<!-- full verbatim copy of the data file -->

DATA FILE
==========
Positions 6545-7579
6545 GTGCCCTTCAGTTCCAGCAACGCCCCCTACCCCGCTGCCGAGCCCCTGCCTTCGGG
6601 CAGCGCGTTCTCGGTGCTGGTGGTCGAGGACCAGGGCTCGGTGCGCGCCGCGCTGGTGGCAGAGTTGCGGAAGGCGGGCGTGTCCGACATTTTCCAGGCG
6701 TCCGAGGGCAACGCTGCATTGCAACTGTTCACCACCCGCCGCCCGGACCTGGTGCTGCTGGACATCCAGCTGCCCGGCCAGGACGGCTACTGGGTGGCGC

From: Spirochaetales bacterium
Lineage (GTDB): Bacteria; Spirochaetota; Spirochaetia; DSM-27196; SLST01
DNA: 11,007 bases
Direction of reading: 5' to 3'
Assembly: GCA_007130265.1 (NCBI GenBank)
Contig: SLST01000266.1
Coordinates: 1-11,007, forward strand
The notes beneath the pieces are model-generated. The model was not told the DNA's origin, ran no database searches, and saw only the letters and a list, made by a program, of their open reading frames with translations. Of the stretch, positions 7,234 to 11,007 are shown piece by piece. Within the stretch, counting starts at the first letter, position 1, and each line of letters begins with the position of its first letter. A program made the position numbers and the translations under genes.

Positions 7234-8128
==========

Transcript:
Positions 6545-7579
6545 GTGCCCTTCAGTTCCAGCAACGCCCCCTACCCCGCTGCCGAGCCCCTGCCTTCGGG
6601 CAGCGCGTTCTCGGTGCTGGTGGTCGAGGACCAGGGCTCGGTGCGCGCCGCGCTGGTGGCAGAGTTGCGGAAGGCGGGCGTGTCCGACATTTTCCAGGCG
6701 TCCGAGGGCAACGCTGCATTGCAACTGTTCACCACCCGCCGCCCGGACCTGGTGCTGCTGGACATCCAGCTGCCCGGCCAGGACGGCTACTGGGTGGCGC

From: Spirochaetales bacterium
Lineage (GTDB): Bacteria; Spirochaetota; Spirochaetia; DSM-27196; SLST01
DNA: 11,007 bases
Direction of reading: 5' to 3'
Assembly: GCA_007130265.1 (NCBI GenBank)
Contig: SLST01000266.1
Coordinates: 1-11,007, forward strand
The notes beneath the pieces are model-generated. The model was not told the DNA's origin, ran no database searches, and saw only the letters and a list, made by a program, of their open reading frames with translations. Of the stretch, positions 7,234 to 11,007 are shown piece by piece. Within the stretch, counting starts at the first letter, position 1, and each line of letters begins with the position of its first letter. A program made the position numbers and the translations under genes.

Positions 7234-8128